Childhood Overweight and School Outcomes
This paper investigates the association between weight and elementary school students’ academic achievement, as measured by standardized Item Respond Theory scale scores in reading and math. Data for this study come from the 1998 cohort of the Early Childhood Longitudinal Study, Kindergarten-Fifth Grade (ECLS-K), which contains a large national sample of children between the ages of 5 and 12. Estimates of the association between weight and achievement were obtained by utilizing two regression model specifications, a mixed-effects linear model and a student-specific fixed-effects model. A comprehensive set of explanatory variables such as a household’s motivation in helping the student learn (e.g. parents’ expectations for their child’s schooling and levels of parental involvement with school activities), teacher qualification, and school characteristics are controlled for. The results show that malnourished children, both underweight and overweight, especially obese, achieve lower scores on standardized tests, particularly for mathematics, when compared to normal weight children. The outcomes are more pronounced for female students compared to male students. These results emphasize the need to reduce childhood malnutrition, especially childhood obesity.
|Date of creation:||2009|
|Date of revision:|
|Contact details of provider:|| Postal: |
Phone: (414) 918-3190
Fax: (414) 276-3349
Web page: http://www.aaea.org
More information through EDIRC
Please report citation or reference errors to , or , if you are the registered author of the cited work, log in to your RePEc Author Service profile, click on "citations" and make appropriate adjustments.:
- Robert Kaestner & Michael Grossman, 2008.
"Effects of Weight on Children's Educational Achievement,"
NBER Working Papers
13764, National Bureau of Economic Research, Inc.
- Kaestner, Robert & Grossman, Michael, 2009. "Effects of weight on children's educational achievement," Economics of Education Review, Elsevier, vol. 28(6), pages 651-661, December.
- Magnuson, Katherine A. & Ruhm, Christopher & Waldfogel, Jane, 2007.
"Does prekindergarten improve school preparation and performance?,"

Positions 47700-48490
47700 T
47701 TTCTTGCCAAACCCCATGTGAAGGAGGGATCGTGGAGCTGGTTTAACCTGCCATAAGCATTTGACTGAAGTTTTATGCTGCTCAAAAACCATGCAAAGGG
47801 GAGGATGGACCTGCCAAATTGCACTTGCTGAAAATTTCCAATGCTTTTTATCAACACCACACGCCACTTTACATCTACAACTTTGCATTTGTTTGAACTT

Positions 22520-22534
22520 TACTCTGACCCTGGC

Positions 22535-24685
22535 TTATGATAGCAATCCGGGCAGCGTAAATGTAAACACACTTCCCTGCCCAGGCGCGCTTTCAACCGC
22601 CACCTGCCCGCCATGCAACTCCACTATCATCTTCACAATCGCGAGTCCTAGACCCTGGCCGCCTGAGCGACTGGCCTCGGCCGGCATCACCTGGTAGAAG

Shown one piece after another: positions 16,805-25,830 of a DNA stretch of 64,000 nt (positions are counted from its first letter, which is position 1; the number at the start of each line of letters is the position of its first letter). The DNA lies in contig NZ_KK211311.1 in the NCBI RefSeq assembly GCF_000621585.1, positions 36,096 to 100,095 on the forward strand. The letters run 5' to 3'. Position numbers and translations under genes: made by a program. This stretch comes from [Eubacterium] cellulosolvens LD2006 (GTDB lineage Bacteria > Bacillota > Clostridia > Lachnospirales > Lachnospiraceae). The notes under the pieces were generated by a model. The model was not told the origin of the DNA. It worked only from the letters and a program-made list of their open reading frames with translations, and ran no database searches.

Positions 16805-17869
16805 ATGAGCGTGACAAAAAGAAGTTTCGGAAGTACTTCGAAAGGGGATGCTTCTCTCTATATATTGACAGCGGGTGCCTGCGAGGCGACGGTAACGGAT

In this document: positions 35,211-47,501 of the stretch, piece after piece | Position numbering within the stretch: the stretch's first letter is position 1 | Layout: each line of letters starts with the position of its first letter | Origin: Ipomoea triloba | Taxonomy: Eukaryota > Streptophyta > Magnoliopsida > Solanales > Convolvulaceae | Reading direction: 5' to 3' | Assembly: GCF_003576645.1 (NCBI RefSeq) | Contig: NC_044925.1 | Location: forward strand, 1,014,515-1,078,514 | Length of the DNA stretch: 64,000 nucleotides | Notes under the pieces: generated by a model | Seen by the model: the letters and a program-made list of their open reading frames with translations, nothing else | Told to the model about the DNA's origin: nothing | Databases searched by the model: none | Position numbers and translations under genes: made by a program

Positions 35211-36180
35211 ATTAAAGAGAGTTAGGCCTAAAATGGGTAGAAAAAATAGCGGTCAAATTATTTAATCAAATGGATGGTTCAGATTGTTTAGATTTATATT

Economics of Education Review,
Elsevier, vol. 26(1), pages 33-51, February.
- Katherine A. Magnuson & Christopher J. Ruhm & Jane Waldfogel, 2004. "Does Prekindergarten Improve School Preparation and Performance?," NBER Working Papers 10452, National Bureau of Economic Research, Inc.
- Yongsung Chang & Joao Gomes & Frank Schorfheide, 2000. "Persistence," Econometric Society World Congress 2000 Contributed Papers 1632, Econometric Society.
- Hanushek, Eric A, 1986. "The Economics of Schooling: Production and Efficiency in Public Schools," Journal of Economic Literature, American Economic Association, vol. 24(3), pages 1141-77, September.
- Judith Blake, 1981. "Family size and the quality of children," Demography, Springer, vol. 18(4), pages 421-442, November.
- Jayachandran N. Variyam & James Blaylock & Biing-Hwan Lin & Katherine Ralston & David Smallwood, 1999. "Mother's Nutrition Knowledge and Children's Dietary Intakes," American Journal of Agricultural Economics, Agricultural and Applied Economics Association, vol. 81(2), pages 373-384.
- Dalton Conley & Rebecca Glauber, 2005. "Parental Educational Investment and Children's Academic Risk: Estimates of the Impact of Sibship Size and Birth Order from Exogenous Variations in Fertility," NBER Working Papers 11302, National Bureau of Economic Research, Inc.
- Senauer, Benjamin & Garcia, Marito, 1991. "Determinants of the Nutrition and Health Status of Preschool Children: An Analysis with Longitudinal Data," Economic Development and Cultural Change, University of Chicago Press, vol. 39(2), pages 371-89, January.
When requesting a correction, please mention this item's handle: RePEc:ags:aaea09:49347. See general information about how to correct material in RePEc.
For technical questions regarding this item, or to correct its authors, title, abstract, bibliographic or download information, contact: (AgEcon Search)
If references are entirely missing, you can add them using this form.